Carver Heights hear Ghana speaker
By Phyllis Moore
Published in News on February 19, 2004 1:59 PM
Fourth- and fifth-graders at Carver Heights Elementary School learned about Ghana, West Africa, this week as part of Black History Month.
Ken Duah, a pastor from Ghana, visited a classroom and spoke during an assembly at the local school. He shared slides and talked about the way of life in his country, including such aspects as religion, government and the culture.
It is Duah's first trip to America. He told the students that Ghana has had many problems since 1970, but for the past decade it has been fortunate to have a government put in place that has brought stability.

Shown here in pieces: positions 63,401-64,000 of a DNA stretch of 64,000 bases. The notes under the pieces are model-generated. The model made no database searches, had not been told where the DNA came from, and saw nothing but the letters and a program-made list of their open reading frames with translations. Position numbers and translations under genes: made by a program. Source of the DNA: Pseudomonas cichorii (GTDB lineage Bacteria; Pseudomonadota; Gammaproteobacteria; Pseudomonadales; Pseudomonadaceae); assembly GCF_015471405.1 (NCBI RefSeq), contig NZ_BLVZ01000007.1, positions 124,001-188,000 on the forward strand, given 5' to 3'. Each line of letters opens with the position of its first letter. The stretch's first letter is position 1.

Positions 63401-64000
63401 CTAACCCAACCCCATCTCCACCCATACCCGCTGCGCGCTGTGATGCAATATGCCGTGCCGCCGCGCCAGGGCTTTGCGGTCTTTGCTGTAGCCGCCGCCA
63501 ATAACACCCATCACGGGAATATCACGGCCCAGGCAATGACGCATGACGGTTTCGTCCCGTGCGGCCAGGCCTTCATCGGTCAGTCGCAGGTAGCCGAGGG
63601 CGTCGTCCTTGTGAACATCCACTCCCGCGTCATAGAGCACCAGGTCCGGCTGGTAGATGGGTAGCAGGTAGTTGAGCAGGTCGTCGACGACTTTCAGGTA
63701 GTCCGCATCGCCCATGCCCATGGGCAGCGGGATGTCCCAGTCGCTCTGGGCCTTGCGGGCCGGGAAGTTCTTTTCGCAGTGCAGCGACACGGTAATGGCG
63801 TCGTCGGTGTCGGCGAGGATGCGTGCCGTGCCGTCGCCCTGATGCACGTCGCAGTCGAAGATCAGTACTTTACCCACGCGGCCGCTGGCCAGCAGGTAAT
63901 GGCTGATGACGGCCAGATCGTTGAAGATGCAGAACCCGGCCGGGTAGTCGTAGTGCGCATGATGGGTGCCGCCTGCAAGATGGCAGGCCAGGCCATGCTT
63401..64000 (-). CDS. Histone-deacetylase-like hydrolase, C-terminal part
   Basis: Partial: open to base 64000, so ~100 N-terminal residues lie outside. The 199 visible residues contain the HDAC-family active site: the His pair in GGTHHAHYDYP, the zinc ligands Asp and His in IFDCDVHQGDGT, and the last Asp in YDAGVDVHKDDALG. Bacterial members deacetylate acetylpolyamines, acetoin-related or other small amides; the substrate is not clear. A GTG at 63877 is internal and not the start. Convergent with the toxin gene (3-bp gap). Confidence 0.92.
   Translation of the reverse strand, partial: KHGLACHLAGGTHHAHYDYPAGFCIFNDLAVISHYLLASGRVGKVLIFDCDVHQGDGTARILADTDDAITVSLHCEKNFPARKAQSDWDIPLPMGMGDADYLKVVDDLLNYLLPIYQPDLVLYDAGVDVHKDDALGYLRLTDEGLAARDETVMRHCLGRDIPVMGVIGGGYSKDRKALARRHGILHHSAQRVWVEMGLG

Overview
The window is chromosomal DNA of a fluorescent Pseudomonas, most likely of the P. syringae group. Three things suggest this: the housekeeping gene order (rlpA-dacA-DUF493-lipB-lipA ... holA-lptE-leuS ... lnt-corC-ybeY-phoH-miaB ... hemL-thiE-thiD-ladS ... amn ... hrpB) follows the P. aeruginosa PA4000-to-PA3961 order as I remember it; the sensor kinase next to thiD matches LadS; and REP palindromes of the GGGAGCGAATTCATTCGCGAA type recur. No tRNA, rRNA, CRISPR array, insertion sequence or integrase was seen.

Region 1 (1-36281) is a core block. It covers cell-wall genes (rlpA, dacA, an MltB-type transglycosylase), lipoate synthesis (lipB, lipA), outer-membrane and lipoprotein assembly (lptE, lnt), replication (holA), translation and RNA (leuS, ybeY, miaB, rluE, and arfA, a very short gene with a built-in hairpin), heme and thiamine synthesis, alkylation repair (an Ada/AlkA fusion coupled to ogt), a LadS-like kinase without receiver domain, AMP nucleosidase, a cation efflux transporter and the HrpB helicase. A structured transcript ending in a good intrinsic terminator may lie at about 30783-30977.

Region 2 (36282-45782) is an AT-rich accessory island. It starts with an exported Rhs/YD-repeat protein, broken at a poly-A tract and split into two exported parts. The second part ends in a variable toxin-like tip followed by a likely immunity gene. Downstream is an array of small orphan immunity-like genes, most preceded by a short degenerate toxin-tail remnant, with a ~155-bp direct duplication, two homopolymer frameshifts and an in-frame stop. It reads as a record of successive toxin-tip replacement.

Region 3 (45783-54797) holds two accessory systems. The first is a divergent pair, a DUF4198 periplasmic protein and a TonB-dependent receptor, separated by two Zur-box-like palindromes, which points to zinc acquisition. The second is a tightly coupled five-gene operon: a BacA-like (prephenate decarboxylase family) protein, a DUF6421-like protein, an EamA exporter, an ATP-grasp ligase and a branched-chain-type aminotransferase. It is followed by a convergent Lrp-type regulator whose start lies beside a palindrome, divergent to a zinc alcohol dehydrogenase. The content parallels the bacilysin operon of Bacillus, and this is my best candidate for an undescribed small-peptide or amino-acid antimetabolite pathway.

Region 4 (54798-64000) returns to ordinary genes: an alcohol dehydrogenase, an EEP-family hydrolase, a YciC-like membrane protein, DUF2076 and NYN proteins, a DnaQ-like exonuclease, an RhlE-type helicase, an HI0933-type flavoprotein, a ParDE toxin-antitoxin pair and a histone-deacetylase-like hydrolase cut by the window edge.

He said the country has a population of about 20 million people, likening it to the size of Pennsylvania.
There are about 50 tribes and about 200 languages and dialects spoken in Ghana.
"Because of that, we had a problem getting an official language," he said.
English has been adopted as the language most used in schools and in the workplace, he said. He told the students that his country has three main religions, the West African Church, Islamic and Christian. The most popular occupations chosen are farming and fishing.
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